Current Science behind coronavirus

In this article we will find out the current science which is working behind this deadly virus. How this virus has taken so many lives and also its types. How it enters the human body and its common symptoms.

In 90% of people tested positive for covid-19 antibodies, the researchers found, there was an enormous level of neutralizing antibodies. The antibodies were the most important in preventing a second infection. The presence of these neutralizing antibodies remained stable at least three months post-recovery.

Neutralizing antibodies are often a key indicator of immunity. So this is a good sign that covid-19 immunity for most people should last for at least the near future. Other research also show that a second form of immune response, led by T cells, is robust. Following a bout of covid-19. But we still have to be vigilant and track survivors to know if and when immunity may start to wane.

Let us first know the origin of this deadly virus:

Coronaviruses (CoVs) are a family of viruses that cause respiratory and intestinal illnesses in humans and animals. They usually cause mild colds in people but the emergence of the severe acute respiratory syndrome (SARS) epidemic in China in 2002–2003 and the Middle East respiratory syndrome (MERS) on the Arabian Peninsula in 2012 show they can also cause severe disease.

In December 2019, a cluster of patients suffering from an atypical pneumonia was reported in Wuhan city, Hubei province, China. Although the precise origins of this disease outbreak remain unknown, several of the early COVID-19 patients could be linked to a live animal market. During an outbreak of a disease that jumped from animals to humans (a so-called zoonotic disease), identifying the source of infection can allow health authorities to protect people by separating them from the animals posing an infection risk.

The genome sequence of the virus causing atypical pneumonia in Wuhan was made available to the research community in early January 2020. It was quickly identified as a coronavirus similar to the virus that caused the 2003 SARS outbreak, which also began in China. The new coronavirus was given the formal name SARS-CoV-2 and is the cause of the disease called COVID-19. The hypothesis that COVID-19 was a zoonotic disease like MERS (Middle East respiratory syndrome) and SARS (severe acute respiratory syndrome) was supported by the observation that many of the early cases were associated with a “wet” food market in Wuhan where numerous live animals of different species were kept prior to sale.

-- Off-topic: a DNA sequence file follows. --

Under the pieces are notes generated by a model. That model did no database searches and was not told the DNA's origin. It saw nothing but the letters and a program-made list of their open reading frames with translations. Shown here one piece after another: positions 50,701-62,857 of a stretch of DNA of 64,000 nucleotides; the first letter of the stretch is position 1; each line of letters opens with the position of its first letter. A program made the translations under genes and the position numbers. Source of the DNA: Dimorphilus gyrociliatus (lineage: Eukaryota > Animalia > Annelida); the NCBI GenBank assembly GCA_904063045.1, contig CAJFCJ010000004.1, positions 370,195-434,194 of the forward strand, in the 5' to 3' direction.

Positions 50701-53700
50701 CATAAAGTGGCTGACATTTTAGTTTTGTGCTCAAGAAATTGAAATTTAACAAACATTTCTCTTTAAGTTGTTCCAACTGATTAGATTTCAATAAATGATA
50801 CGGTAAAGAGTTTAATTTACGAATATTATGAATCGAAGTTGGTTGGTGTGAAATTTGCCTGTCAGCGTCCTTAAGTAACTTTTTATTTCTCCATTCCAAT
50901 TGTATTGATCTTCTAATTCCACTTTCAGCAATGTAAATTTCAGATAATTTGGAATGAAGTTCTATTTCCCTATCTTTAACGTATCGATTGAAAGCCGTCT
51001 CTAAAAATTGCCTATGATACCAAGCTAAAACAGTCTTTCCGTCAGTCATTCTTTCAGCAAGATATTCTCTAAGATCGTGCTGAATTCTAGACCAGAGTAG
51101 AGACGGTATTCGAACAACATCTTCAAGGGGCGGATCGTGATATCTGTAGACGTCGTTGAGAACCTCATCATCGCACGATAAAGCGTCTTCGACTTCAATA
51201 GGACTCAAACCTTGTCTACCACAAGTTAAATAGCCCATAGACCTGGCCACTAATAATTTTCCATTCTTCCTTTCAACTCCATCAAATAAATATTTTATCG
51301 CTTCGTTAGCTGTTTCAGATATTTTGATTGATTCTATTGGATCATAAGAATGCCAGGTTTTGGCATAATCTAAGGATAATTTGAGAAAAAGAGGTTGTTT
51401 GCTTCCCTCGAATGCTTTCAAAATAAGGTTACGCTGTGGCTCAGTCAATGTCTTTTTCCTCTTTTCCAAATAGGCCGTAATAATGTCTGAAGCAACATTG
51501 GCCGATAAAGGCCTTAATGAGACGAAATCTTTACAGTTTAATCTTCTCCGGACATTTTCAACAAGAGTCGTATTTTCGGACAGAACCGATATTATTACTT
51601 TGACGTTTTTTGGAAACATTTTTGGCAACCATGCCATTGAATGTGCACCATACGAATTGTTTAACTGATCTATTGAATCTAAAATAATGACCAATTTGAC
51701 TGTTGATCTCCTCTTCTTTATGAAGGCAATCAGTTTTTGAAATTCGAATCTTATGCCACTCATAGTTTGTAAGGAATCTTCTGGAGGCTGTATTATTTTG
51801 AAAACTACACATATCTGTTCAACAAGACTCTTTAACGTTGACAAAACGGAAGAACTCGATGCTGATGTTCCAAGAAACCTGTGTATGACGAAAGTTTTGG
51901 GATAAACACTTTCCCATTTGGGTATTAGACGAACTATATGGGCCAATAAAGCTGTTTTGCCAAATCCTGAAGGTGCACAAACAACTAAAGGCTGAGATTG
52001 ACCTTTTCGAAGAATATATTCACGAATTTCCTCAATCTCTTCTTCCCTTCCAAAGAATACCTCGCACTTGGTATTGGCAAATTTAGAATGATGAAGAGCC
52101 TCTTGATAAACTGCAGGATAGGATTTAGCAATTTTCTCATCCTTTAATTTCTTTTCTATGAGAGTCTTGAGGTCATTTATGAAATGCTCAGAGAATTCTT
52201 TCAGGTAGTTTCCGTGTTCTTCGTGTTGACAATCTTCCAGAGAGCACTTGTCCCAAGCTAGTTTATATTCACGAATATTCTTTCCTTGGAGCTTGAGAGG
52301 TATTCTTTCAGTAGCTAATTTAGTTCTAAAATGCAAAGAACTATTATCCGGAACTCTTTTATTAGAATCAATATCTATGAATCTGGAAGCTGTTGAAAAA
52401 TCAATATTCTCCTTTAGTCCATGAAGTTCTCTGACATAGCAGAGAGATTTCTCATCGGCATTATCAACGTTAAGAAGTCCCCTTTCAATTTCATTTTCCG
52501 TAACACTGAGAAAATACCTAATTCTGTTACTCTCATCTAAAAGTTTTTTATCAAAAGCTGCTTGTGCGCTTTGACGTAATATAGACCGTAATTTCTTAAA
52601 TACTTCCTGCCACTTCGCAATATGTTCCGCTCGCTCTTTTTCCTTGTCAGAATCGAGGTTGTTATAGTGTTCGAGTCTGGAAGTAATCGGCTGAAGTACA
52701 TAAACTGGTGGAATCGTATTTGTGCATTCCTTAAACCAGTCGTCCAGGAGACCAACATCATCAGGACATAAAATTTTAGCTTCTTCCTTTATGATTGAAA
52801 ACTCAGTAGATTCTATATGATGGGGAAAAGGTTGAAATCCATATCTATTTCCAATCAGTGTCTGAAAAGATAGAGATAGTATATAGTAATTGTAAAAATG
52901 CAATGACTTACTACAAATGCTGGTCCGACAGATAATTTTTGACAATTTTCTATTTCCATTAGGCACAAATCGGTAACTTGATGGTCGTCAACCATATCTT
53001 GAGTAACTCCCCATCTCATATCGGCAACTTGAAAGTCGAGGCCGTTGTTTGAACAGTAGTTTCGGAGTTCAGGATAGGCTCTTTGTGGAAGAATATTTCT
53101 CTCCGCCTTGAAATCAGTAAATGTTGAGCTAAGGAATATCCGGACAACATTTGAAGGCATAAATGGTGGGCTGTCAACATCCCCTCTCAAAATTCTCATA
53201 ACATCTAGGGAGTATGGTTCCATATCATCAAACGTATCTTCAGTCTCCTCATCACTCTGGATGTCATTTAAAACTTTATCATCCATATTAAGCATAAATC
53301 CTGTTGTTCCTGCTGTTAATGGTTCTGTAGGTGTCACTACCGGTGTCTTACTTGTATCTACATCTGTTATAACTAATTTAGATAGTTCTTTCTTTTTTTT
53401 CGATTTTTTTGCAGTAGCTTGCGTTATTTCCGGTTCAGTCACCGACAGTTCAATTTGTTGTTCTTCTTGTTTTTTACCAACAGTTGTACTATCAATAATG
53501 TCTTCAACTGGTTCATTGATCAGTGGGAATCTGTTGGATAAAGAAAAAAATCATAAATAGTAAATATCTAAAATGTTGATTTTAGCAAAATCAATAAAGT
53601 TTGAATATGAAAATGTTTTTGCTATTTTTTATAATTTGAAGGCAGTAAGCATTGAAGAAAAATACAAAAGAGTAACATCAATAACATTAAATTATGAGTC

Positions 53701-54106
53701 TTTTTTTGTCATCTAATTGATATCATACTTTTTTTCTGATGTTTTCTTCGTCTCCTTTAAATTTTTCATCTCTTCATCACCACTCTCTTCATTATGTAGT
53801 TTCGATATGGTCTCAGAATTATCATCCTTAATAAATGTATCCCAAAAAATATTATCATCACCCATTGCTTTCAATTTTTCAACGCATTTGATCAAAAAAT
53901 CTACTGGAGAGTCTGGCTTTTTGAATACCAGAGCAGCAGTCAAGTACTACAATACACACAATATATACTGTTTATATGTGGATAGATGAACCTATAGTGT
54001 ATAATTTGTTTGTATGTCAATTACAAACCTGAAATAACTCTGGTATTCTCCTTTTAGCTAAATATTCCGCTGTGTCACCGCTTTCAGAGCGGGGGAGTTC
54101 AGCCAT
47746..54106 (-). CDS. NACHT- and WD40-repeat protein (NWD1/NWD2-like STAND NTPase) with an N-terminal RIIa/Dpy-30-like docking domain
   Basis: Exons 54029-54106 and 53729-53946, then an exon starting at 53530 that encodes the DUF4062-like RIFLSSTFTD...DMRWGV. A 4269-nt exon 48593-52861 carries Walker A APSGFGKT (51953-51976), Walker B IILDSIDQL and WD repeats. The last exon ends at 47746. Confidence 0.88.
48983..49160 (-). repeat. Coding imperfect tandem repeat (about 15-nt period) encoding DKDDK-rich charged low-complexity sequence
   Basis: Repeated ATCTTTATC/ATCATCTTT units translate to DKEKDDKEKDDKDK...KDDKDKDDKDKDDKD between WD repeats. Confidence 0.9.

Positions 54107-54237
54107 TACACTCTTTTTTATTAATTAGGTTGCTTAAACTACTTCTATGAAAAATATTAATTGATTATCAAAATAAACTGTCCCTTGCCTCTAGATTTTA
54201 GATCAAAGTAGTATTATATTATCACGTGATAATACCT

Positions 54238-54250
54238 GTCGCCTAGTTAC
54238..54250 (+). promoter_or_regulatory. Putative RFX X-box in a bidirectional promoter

After the emergence of SARS and MERS (and other zoonotic diseases) there were calls for restrictions on wildlife consumption by humans and the sale of wild animals in live markets. These recommendations are being restated during the current COVID-19 pandemic; whether they are justified on these grounds depends on knowing the animal origin of SARS-CoV-2 and how it entered the human population.

Here is the types of coronavirus newly found:

To date seven human coronaviruses (HCoVs) have been identified (see table below). Four of them are common; less high risk and typically cause only mild respiratory illnesses in healthy human adults. However, they contribute to a third of common cold infections and, in higher risk people with weak immune systems, they can cause long term, life-threatening illnesses.

Human corona viruses are:

  • SARS-CoV-2
  • SARS-CoV
  • MERS-CoV
  • HCoV-NL63
  • HCoV-229E
  • HCoV-OC43

Because this virus is new, no-one has any immunity to it. This means it will potentially infect very large numbers of people. And even though the number of very severe cases is low in percentage terms, a small percentage of a very large number adds up to many people with acute illness.

How this virus enters the human body?

Coronaviruses enter the human body by being inhaled or via direct touch to the mouth, nose and eyes. They bind to and infect the cells lining the upper and lower airways and lungs. On average, symptoms will develop five days after infection, but this can range from two to 12 days. The time between infection and symptoms developing is called the incubation period. In an unknown number of people, the infection may resolve itself without the individual experiencing any symptoms at all. This is probably due to a fast and effective response by the immune system.

Symptoms are:

Symptoms generally occur after the virus causes direct damage to the cells of the airways and lung, or when the virus triggers an immune response. Irritation of the airway produces a sore throat and cough and sometimes a blocked or runny nose. A cough is a reflex to clear the airway of perceived phlegm, though COVID-19 usually produces a dry cough.

Pneumonia: n COVID-19 pneumonia usually appears in patches in the lower parts or outer edges of both lungs. Even in people without symptoms, pneumonia sometimes shows up on CT scans. In most cases of COVID-19, the pneumonia resolves completely, often without serious illness. 

Acute respiratory distress syndrome (ARDS): ARDS is usually detected because the individual becomes severely unwell over just a few hours. Doctors can use a chest X-ray or scan to identify ARDS because they often show changes that are distinct from those caused by pneumonia.

Injury to the heart: In critical illness with COVID-19, the heart can be affected too. In the worst cases of this infection, the heart may be damaged but it is not yet known whether this is due to direct effects of the virus or to the body’s response to the presence of virus in the lungs.

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